Fossils, exhibits, and other materials related to Gilboa.
The Gilboa Forest exhibit was the State Museum's largest display. It was 36 feet wide, 25-30 feet tall, and 16-18 feet deep. Running water added sound, giving it a sense of realism. Goldring sent images such as this to her colleagues and friends…
As of the time of this exhibit, May 2012, the New York State Museum has a pillar display about the Gilboa fossils that compares Goldring's interpretation of the Devonian forest to recent interpretations by museum staff. This image shows a partial…
A roadside exhibit in the spirit of Goldring's still exists. It was last renovated in 2001 and continues to be cared for by the Gilboa Historical Society. It is a source of pride in the community.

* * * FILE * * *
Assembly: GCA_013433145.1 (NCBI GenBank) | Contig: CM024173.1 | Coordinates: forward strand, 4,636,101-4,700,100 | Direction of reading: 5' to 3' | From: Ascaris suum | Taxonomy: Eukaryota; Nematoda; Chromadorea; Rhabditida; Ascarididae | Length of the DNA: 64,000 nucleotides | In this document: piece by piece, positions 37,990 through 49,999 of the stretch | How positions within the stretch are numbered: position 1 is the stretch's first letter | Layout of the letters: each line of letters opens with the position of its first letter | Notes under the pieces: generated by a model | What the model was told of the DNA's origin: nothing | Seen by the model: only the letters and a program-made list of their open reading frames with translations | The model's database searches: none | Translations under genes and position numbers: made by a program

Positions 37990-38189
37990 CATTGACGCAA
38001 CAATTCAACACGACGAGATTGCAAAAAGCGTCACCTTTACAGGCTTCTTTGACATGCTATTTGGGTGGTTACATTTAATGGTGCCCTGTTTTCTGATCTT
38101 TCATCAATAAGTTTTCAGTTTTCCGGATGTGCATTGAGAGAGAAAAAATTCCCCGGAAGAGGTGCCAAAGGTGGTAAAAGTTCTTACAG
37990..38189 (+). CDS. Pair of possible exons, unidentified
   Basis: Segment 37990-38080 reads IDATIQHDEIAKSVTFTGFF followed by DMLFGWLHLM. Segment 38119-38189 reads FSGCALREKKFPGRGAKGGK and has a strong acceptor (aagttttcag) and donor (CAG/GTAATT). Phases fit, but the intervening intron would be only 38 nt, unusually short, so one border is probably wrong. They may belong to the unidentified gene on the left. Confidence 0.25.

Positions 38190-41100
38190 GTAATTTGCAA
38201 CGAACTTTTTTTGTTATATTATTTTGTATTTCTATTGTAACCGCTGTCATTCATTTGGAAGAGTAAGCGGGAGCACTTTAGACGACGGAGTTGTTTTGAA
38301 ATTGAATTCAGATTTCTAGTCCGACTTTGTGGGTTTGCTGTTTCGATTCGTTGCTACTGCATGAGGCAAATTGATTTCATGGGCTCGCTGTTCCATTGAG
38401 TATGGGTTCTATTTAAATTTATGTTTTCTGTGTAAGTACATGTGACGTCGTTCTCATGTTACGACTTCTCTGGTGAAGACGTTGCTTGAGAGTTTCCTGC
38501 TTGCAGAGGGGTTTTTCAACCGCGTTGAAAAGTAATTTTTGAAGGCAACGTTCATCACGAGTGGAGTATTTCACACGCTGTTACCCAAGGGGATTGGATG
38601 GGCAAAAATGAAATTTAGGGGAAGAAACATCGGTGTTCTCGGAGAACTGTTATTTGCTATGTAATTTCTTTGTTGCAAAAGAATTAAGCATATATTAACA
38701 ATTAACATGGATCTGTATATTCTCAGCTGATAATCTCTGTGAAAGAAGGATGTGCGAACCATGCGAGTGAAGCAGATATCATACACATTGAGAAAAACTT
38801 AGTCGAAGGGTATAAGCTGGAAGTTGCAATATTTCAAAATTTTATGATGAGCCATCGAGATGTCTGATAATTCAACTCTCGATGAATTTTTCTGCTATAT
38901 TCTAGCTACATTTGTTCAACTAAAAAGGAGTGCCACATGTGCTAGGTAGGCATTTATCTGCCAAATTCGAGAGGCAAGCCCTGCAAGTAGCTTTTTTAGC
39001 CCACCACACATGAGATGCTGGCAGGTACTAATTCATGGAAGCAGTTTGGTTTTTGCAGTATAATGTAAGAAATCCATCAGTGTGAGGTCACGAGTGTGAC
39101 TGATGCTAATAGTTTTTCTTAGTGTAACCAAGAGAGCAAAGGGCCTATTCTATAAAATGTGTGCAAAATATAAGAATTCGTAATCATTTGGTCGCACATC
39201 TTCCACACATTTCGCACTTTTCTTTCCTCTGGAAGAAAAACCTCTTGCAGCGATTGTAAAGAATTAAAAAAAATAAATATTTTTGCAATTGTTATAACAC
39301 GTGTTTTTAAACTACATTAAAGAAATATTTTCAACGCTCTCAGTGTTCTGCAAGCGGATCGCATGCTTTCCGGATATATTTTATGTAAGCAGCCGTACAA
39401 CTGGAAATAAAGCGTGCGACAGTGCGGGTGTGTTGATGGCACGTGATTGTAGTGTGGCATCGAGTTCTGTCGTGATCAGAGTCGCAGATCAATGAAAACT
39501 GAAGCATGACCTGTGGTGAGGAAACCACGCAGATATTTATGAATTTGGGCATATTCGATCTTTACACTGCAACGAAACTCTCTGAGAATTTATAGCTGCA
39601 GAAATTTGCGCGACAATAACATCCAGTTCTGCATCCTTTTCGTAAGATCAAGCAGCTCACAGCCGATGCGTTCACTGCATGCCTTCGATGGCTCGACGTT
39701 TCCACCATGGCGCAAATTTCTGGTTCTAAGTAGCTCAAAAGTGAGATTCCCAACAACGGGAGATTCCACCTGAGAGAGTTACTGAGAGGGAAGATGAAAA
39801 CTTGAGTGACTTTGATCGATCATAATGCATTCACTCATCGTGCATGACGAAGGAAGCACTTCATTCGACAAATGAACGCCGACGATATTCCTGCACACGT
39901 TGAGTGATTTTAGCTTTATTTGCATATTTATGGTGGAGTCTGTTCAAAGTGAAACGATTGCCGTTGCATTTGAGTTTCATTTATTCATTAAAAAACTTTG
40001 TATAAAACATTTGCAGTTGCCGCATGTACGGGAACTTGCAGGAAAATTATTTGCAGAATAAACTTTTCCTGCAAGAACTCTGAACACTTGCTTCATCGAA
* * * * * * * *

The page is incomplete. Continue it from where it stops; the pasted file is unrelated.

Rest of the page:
Some recent finds are still encased in rock. This one sits outside of the Gilboa Museum as part of a display similar to the roadside exhibit.
Despite the decision not to move the Gilboa forest exhibit with the rest of the museum in the 1970s, the New York State Museum still owns several Gilboa stumps. Along with the other fossils that Goldring collected during her career, these serve as…
Goldring worked with Sidney K. Clapp, an engineer, to design a roadside exhibit in Gilboa. This is one of his sketches, as the layout of the final project was becoming clearer.
One of the fossils at the Gilboa History Museum is displayed upside down so that its root system and impressions of the nearby forest floor can be seen.
Page one of a long document announcing the new roadside exhibit, likely a rough draft.
This is an artistic rendering of the Devonian forest by Kristen Wyckoff of the Gilboa Museum, based on instructions by Dr. Stein, a current New York State Museum paleontologist and spokesperson for the team of scientists who recently made new…
This is a photograph of Chelsea Robertson, the creator of this online exhibit.